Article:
The Nord Stream pipeline, which delivers gas from Russia to Germany via a subsea route through the Baltic Sea, was the victim of apparent sabotage in late September. Multiple leaks, created by what experts believe were underwater explosive devices, led to what the United Nations said is likely the largest single release of methane ever recorded. In addition to the climate and environmental impacts, which are substantial, the fact that critical infrastructure assets are now targets of attack has created a new, more fraught reality for owners. The stakes of geopolitical conflicts have risen in a way the world hasn’t experienced in decades.
Days after the leaks were discovered, the United States, Russian, and European governments continued to point fingers in different directions as to who was responsible. Russia’s ongoing war in Ukraine loomed in the background, an event that had already led to rising tensions between Russia and the West as well as skyrocketing natural gas prices in Europe.
Unfortunately, geopolitical tensions aren’t only on the rise in Europe. For example, China continues a program to expand its influence and control of seas across the Pacific and Indian oceans, not to mention renewed friction in its long-simmering conflict with Taiwan. These tensions present challenges to the ocean economy and add risk to offshore operations and assets.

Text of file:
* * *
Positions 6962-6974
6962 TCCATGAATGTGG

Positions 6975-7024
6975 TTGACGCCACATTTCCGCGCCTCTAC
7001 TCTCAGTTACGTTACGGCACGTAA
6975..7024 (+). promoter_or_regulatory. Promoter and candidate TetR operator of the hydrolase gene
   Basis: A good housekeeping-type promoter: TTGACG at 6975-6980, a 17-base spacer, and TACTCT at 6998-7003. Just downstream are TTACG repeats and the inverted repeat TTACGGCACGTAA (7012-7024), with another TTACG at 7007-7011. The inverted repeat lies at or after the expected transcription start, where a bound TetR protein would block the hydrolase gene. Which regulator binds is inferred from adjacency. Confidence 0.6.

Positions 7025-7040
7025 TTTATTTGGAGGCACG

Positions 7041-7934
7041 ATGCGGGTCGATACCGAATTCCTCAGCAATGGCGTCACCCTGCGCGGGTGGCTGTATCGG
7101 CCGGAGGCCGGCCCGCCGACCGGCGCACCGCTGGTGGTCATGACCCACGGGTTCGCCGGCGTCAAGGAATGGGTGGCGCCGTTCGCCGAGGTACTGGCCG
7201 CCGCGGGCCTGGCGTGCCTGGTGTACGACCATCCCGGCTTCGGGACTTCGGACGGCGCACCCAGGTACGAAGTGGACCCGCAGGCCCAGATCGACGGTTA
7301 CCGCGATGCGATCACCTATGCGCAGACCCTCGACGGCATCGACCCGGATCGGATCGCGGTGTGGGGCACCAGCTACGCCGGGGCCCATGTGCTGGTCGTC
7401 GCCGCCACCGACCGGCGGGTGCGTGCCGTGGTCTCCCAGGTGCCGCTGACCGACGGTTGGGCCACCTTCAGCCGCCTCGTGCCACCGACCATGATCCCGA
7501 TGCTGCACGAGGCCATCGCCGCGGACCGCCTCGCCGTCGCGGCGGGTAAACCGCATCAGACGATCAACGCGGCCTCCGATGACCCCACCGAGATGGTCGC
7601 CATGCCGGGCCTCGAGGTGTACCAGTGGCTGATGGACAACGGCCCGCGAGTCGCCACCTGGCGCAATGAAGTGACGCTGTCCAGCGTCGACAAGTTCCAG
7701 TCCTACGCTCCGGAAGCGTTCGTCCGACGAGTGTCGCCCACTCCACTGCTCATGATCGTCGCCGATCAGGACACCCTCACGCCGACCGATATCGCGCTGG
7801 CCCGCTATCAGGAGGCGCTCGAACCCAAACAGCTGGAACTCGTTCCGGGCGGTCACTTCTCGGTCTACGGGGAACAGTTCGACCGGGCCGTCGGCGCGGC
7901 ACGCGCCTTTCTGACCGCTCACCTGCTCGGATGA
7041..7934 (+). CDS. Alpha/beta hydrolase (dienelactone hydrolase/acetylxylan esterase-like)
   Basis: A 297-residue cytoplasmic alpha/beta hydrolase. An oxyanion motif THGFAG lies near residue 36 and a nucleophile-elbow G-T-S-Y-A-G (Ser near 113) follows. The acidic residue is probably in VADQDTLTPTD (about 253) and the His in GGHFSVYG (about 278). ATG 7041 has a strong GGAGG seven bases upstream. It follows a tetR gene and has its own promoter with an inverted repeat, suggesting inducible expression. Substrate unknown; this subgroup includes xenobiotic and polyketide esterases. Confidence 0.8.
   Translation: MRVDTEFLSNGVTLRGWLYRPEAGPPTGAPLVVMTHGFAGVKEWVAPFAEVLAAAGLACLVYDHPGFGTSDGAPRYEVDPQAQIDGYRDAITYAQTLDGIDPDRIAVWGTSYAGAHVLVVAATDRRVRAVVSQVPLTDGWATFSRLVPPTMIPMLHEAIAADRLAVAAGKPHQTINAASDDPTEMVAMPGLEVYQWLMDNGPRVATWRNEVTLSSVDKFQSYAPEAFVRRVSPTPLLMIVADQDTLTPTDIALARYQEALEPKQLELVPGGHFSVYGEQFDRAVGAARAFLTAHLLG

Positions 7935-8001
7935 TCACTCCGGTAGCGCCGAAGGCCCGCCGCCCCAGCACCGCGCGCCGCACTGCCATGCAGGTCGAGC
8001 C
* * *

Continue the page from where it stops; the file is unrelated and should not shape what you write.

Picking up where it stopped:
However, the ocean economy is immensely valuable and critical to global commerce. Businesses and governments have no choice but to find ways to protect their assets.
Infrastructure security is essential in a world in which bad actors are not only willing but capable of launching an attack. Whether the offshore asset is a pipeline, an oil and gas field, a fiber optic cable, or even a coastal industrial or defense facility, organizations of all kinds need solutions now more than ever to provide inspection, monitoring, intrusion detection, surveillance, and reporting. Delivering that level of infrastructure security requires 24/7 power and communications. Unfortunately, the ocean today is a power desert.
C-Power’s SeaRAY autonomous offshore power system (AOPS) generates power from reliable ocean waves and enables real-time, two-way data and communications. That means a SeaRAY or array of SeaRAYs can be co-located with critical offshore assets, delivering continuous power to the autonomous, digital, resident technologies needed to provide 24/7 security. Just as important, the ability to send and receive data in real time allows those technologies to report threats as they emerge and even receive instructions to perform an operation to avert the threat.
The SeaRAY’s game-changing potential for offshore and coastal infrastructure security is a big reason why the technology was selected for the U.S. Navy’s Coastal Trident port and maritime security program. It also led to C-Power receiving a 2022 TechConnect Defense Innovation Award in September.
C-Power’s upcoming demonstration of a 20-kW SeaRAY AOPS at the U.S. Navy’s Wave Energy Test Site, which is supported by a U.S. Department of Energy grant and the U.S. Navy, has multiple opportunities available for organizations to partner with us on co-demonstrations, particularly in the field of infrastructure monitoring.
Contact C-Power to discuss how our systems can become a critical part of your operations’ infrastructure security strategy.